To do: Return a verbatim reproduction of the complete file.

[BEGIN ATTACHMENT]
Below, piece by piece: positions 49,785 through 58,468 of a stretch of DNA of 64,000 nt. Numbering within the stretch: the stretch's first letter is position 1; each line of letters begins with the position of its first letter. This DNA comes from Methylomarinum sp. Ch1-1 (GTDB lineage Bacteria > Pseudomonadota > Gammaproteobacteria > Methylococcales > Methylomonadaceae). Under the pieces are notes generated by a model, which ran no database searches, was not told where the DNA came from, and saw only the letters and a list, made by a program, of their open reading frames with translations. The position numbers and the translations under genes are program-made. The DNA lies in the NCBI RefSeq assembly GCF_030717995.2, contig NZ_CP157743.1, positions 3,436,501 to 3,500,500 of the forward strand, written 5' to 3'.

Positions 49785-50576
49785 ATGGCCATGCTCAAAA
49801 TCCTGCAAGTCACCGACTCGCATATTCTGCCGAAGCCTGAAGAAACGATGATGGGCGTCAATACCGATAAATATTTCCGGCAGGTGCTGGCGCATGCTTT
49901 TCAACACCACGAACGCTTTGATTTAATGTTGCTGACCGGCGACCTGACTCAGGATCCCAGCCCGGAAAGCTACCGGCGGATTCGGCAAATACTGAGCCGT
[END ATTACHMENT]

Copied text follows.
Below, piece by piece: positions 49,785 through 58,468 of a stretch of DNA of 64,000 nt. Numbering within the stretch: the stretch's first letter is position 1; each line of letters begins with the position of its first letter. This DNA comes from Methylomarinum sp. Ch1-1 (GTDB lineage Bacteria > Pseudomonadota > Gammaproteobacteria > Methylococcales > Methylomonadaceae). Under the pieces are notes generated by a model, which ran no database searches, was not told where the DNA came from, and saw only the letters and a list, made by a program, of their open reading frames with translations. The position numbers and the translations under genes are program-made. The DNA lies in the NCBI RefSeq assembly GCF_030717995.2, contig NZ_CP157743.1, positions 3,436,501 to 3,500,500 of the forward strand, written 5' to 3'.

Positions 49785-50576
49785 ATGGCCATGCTCAAAA
49801 TCCTGCAAGTCACCGACTCGCATATTCTGCCGAAGCCTGAAGAAACGATGATGGGCGTCAATACCGATAAATATTTCCGGCAGGTGCTGGCGCATGCTTT
49901 TCAACACCACGAACGCTTTGATTTAATGTTGCTGACCGGCGACCTGACTCAGGATCCCAGCCCGGAAAGCTACCGGCGGATTCGGCAAATACTGAGCCGT